Support for large scale agricultural investments in Africa has been mainly premised on their employment prospects for local populations. However, despite earlier calls by Tania Li to centre labour in the land grabs debate, labour is generally invisible in both mainstream policy and academic research. This paper, through a governance lens, draws attention to the implications of the global land rush on wage labour. In principle, policy frameworks that emphasise the labour potentials from large-scale land investments also gravitate towards regulations that seek to facilitate capital accumulation and mitigate negative impacts on communities – congruent with Ghana’s policy direction. This paper assesses the political-economic context of the legislative gaps in the current governance framework for wage labour and large-scale agriculture in Ghana; characterised mainly by absent, illusively present and repressive institutions. It is supported with empirical findings from the nature of farm workers’ incorporation into a transnational oil palm plantation in Ghana, their struggles over the nature of the investment, and the political orientation of the existing regulatory institutions. The study calls for policy measures which address power relations that shape the distribution of benefits from land investments, and also recognise structural inequalities that exist in and outside of agriculture.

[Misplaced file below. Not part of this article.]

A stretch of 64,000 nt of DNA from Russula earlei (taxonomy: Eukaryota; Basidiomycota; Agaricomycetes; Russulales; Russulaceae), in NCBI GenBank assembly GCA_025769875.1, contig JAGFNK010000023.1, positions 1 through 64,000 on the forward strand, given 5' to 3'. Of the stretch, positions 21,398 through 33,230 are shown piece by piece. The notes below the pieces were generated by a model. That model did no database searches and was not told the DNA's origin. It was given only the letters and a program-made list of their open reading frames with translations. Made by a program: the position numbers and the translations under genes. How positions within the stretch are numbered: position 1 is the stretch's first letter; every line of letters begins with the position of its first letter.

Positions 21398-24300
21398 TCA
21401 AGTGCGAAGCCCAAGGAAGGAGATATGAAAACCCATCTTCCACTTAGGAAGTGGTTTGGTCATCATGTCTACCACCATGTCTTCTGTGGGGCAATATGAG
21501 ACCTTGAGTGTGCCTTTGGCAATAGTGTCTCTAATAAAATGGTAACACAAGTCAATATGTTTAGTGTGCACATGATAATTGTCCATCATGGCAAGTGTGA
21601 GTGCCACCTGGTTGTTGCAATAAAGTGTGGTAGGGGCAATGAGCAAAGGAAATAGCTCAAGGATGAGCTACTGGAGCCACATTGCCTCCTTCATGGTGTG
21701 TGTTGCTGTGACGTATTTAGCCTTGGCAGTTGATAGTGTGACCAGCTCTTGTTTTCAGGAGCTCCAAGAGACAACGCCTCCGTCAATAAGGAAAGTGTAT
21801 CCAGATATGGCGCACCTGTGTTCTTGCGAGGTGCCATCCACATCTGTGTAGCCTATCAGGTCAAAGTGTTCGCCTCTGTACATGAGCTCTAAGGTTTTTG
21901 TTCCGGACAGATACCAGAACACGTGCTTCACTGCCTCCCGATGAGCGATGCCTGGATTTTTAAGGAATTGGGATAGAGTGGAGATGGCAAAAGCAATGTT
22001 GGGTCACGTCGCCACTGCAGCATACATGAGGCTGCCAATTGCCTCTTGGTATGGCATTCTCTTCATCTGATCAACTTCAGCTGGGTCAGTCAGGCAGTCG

Authors and Publishers
Gyapong, Adwoa Yeboah
Land Use Policy is an international and interdisciplinary journal concerned with the social, economic, political, legal, physical and planning aspects of urban and rural land use. It provides a forum for the exchange of ideas and information from the diverse range of disciplines and interest groups which must be combined to formulate effective land use policies.
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